Continuing where Part 1 left off…
Meeting new people again
I am very much an introvert. Loud social gatherings freak me out. I’m not a natural talker. It takes me a while to open up to new acquaintances.
…And yet I like meeting new people. I like spending time in coffeeshops because it means I’m around people. I go along to new events because I don’t mind starting from scratch socially. Once I’ve got to know a person I make a lot more noise.
This is why I like moving to new places and why I’m excited about the PhD. American universities are very international, liberal places. The more nationalities there are a workplace, the more I like being there (even when I’m in a multi-lingual country like Switzerland and have to deal with language barrier problems).
When I’m back in the States I want to join new activities and groups, even though my time will be constrained.
My body requires a certain level of stress hormones to keep it feeling normal. Without cortisol, endorphins and adrenalin fizzing around my bloodstream I don’t feel…well, anything. Boredom frustrates me deeply, I’d rather keep busy – even in it means I’m under pressure. There’s a perfect concentration of those stress hormones that keeps me buzzing and makes me fly through all the tasks I’ve got lined up.
Edinburgh life right now? There are days when I’m stuck at the computer hammering out freelance articles for the next deadline, but after I’ve submitted my assignments I will be waiting for a week or more to get the next batch. All quiet on the western front? Yawn.
When I get back into grad school I will have a lot more to balance up. I’m hoping to get involved with the departmental Graduate Student’s Association (seems like a great way to meet lots of people) and join a fitness class or two. Throw in all the standard 1st year graduate activities – coursework, research, TA duties – and I’m going to be busy. Probably even…pushed for time.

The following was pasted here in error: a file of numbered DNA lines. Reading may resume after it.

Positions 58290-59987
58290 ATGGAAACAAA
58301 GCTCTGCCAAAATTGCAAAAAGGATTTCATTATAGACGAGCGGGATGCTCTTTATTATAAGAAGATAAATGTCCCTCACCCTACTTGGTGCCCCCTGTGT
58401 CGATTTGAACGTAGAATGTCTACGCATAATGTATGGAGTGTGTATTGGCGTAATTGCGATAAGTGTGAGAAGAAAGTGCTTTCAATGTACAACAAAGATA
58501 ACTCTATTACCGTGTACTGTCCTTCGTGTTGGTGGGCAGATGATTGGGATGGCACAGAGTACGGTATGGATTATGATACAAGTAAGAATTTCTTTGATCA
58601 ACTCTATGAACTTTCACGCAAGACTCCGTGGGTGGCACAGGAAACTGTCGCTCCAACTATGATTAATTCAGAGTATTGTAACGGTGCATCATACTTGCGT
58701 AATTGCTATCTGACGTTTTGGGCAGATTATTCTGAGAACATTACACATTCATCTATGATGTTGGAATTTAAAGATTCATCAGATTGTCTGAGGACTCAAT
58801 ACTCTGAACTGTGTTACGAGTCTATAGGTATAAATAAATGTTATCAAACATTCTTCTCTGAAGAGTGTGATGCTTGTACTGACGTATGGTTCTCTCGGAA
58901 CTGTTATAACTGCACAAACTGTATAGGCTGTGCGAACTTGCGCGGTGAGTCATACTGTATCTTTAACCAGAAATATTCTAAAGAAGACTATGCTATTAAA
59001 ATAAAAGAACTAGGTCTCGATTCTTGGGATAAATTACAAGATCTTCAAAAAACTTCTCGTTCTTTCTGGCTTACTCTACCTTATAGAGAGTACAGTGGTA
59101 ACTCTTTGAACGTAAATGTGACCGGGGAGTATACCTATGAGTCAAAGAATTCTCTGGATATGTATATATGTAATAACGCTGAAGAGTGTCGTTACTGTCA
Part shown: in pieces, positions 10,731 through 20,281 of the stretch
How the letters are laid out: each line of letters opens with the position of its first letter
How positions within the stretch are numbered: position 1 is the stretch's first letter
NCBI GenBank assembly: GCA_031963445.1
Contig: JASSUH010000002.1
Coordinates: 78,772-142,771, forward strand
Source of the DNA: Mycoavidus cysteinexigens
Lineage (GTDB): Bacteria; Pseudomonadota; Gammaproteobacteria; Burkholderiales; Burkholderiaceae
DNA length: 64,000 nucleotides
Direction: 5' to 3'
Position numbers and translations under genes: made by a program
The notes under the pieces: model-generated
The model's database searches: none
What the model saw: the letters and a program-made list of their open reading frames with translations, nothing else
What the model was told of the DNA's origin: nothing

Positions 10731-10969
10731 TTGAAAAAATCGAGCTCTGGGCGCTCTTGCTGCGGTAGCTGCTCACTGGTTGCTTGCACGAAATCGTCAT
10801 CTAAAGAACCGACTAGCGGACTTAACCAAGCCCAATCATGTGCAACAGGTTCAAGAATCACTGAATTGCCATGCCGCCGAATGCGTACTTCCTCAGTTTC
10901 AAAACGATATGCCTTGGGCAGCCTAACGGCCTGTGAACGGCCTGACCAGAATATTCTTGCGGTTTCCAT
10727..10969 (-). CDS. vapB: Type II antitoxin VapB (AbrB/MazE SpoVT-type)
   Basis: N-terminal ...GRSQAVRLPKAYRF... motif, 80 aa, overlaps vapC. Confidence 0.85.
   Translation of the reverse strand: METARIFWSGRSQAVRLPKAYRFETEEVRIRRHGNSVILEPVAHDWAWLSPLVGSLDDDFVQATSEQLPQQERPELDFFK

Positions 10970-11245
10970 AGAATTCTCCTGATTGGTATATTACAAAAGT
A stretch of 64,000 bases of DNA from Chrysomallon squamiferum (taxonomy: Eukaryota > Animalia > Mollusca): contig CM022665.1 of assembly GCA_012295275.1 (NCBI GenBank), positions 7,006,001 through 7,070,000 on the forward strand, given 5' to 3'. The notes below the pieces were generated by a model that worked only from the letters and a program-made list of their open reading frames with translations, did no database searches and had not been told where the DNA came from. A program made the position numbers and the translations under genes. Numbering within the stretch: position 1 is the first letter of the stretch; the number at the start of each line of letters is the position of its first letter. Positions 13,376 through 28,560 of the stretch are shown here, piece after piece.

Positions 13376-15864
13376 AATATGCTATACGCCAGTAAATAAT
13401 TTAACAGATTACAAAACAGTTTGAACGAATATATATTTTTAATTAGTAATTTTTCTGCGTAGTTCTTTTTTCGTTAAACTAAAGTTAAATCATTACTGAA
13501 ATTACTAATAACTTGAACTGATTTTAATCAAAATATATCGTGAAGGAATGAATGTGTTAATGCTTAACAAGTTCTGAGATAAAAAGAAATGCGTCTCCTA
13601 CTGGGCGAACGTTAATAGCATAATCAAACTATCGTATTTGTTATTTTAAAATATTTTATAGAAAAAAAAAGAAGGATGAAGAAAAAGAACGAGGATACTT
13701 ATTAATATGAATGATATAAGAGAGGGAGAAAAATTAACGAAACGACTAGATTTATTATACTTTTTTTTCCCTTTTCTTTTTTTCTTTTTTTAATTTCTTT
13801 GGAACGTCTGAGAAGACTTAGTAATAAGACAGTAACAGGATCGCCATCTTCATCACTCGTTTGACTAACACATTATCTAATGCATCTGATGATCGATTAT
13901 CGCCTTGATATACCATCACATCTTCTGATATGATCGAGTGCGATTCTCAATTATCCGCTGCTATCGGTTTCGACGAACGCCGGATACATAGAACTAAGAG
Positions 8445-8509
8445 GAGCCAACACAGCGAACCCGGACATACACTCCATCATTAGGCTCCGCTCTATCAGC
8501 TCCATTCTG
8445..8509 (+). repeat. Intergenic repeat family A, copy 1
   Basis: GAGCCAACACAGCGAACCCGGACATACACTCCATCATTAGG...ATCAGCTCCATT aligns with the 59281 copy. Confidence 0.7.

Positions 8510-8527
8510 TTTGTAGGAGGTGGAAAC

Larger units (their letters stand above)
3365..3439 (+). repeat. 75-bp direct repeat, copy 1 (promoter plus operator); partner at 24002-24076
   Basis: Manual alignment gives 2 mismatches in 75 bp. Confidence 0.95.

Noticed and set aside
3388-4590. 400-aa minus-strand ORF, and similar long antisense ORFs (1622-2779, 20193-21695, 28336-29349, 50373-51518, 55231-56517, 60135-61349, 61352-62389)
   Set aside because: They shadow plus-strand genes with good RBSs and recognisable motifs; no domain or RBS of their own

The average well-meaning individual will have a hard time dragging me into a “Well, what 1 thing do you miss the most about living in __?” conversation. I tend to just adapt myself to the living circumstances, savouring what is available but not really pining for the stuff that isn’t.
There are some things that I’m looking forward to re-accessing when I return to American though, which I can’t find satisfactory equivalents of elsewhere.
- The freedom/opportunity to buy nail polish at 4am if I am such inclined.
- Brunches. Americans appreciate brunches in a way that other countries don’t. This makes me sad. A good brunch should be boozy (there was a time when I Brunched with my book clubbers: mimosas were served in champagne flutes until the kitchen ran out of glassware…then switched to pint glasses), have sweet & savoury courses, featured unlimited refills of coffee and last until 3pm.
- Water fountains (fully functioning) in public toilets, shopping malls and train stations. I’m one of those people who glugs through a couple of litres of water per day, usually without even noticing. My glugging is inhibited in the UK because once I’ve finished the contents of my water bottle when I’m out and about…well, I’m stuck. By contrast, in the USA you are never too far from a water fountain.
- Frozen yoghurt joints that are “pay by weight” rather than “choose a size and 3 types of topping” (the latter is usual in the UK). Even though I can easily waste $20 on a single froyo order that way. Damn it, man cannot survive on 3 toppings alone!
- Philadelphia. I guess you already knew that, though?
Moving My Life Forward
It was back in April 2010 that I first decided: “I want to do a Chemistry PhD in the States”. Jeez, that was 3 years ago! My desire to do that PhD haven’t been tempered in the slightest – in fact when I worked in industry and saw more of the various job opportunities available to those with postgraduate qualifications I became even more adamant.
So…three years later that desire is finally bearing fruit. I don’t regret the gap – in fact I am grateful things took the trajectory they did – but I do now really want to get stuck in.
Here in Edinburgh I’m holding back on activities, socializing, travelling and a host of other things because I know my life is not going to revolve around here after this summer. Starting the PhD will mean re-starting the simple act of living for me.